A single brief therapy session for adults with a lifelong debilitating spider phobia resulted in lasting changes to the brain’s response to fear, report researchers from Northwestern University.
Before the session, the participants were even afraid to look at photos of spiders. When they did, the regions of the brain associated with fear response—the amygdala, insula, and cingulate cortex—lit up with activity in an fMRI scan.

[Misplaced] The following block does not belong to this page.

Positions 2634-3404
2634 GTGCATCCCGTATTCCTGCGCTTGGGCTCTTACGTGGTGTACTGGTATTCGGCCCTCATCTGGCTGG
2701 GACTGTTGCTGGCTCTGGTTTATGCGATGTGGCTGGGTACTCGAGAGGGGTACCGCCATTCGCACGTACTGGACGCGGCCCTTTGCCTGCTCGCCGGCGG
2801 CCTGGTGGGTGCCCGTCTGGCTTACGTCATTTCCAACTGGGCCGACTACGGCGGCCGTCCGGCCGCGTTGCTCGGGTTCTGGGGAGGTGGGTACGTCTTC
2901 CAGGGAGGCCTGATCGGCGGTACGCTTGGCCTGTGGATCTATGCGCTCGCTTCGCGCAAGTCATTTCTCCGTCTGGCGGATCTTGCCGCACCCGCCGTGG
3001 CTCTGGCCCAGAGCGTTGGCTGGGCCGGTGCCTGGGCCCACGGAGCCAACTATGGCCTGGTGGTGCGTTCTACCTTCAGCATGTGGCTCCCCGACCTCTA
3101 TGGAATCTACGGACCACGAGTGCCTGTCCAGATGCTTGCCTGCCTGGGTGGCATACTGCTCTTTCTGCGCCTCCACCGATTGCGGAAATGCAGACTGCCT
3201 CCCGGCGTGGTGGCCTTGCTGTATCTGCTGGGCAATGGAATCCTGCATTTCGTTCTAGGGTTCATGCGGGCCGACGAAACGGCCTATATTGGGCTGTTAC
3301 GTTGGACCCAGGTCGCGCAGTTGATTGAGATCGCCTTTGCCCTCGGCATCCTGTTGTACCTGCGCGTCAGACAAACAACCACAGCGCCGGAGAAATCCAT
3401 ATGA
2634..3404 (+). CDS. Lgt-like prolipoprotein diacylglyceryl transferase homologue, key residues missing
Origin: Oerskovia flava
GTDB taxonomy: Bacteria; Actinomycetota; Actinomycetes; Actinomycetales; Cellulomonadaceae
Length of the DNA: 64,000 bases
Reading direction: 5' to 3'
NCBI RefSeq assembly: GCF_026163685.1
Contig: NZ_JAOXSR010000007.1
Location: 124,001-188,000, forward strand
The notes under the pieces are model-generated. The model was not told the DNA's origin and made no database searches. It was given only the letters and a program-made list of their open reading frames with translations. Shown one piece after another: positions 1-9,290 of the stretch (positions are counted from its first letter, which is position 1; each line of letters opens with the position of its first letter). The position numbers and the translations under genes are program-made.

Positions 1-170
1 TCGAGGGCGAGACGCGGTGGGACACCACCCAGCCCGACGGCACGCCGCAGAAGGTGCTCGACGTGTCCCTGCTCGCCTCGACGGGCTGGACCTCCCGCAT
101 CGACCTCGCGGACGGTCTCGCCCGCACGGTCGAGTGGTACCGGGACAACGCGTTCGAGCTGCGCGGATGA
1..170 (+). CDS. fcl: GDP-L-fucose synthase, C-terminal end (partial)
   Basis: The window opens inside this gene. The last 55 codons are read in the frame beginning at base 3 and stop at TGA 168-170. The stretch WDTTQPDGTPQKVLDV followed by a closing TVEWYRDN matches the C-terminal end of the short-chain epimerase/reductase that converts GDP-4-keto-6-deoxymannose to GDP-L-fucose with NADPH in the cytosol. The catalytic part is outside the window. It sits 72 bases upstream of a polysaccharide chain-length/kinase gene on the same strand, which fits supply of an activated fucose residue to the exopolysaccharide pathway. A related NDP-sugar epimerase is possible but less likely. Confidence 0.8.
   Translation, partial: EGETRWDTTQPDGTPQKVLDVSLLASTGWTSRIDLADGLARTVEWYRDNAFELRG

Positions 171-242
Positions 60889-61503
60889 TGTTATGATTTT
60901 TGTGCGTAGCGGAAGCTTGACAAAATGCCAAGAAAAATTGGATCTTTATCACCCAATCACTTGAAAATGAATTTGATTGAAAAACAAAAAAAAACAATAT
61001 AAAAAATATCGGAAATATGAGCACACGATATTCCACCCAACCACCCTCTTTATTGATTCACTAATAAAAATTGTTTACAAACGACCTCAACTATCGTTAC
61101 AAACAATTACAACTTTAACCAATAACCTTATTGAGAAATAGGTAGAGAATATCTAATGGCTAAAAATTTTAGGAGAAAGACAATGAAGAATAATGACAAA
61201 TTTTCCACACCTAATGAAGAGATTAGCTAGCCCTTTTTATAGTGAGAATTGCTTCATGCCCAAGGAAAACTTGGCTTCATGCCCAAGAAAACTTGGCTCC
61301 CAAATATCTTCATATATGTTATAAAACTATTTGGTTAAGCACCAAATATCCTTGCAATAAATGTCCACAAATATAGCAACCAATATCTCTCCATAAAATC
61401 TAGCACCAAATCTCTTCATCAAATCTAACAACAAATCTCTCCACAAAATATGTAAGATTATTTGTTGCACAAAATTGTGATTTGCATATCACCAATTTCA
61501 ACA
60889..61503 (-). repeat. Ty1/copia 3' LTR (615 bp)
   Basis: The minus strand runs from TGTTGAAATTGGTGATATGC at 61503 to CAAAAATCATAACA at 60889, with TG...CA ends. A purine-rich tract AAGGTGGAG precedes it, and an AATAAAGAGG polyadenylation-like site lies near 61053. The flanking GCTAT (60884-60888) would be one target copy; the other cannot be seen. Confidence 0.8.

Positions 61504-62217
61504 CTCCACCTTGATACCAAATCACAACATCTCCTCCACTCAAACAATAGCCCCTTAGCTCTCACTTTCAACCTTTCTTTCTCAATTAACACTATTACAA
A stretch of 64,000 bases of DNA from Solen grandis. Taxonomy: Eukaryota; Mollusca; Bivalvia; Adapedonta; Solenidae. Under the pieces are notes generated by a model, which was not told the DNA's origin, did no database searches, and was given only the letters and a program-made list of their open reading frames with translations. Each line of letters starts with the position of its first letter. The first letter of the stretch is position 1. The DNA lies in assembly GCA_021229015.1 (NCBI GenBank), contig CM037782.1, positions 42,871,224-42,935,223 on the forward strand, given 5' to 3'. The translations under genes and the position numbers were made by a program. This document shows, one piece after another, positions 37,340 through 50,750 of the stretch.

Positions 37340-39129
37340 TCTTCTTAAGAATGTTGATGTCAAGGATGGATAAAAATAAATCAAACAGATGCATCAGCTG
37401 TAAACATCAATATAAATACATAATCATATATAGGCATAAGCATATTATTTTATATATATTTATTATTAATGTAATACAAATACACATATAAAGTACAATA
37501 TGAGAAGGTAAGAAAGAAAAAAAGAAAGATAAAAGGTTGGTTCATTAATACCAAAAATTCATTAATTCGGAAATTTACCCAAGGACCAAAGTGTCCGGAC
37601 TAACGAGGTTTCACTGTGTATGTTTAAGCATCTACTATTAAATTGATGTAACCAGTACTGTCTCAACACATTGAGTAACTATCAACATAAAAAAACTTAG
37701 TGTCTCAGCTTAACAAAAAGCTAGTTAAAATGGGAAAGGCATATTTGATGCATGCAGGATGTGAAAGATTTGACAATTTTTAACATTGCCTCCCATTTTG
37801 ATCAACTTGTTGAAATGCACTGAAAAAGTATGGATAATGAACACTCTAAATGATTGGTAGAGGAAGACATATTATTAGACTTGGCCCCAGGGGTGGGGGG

Full story at Futurity.
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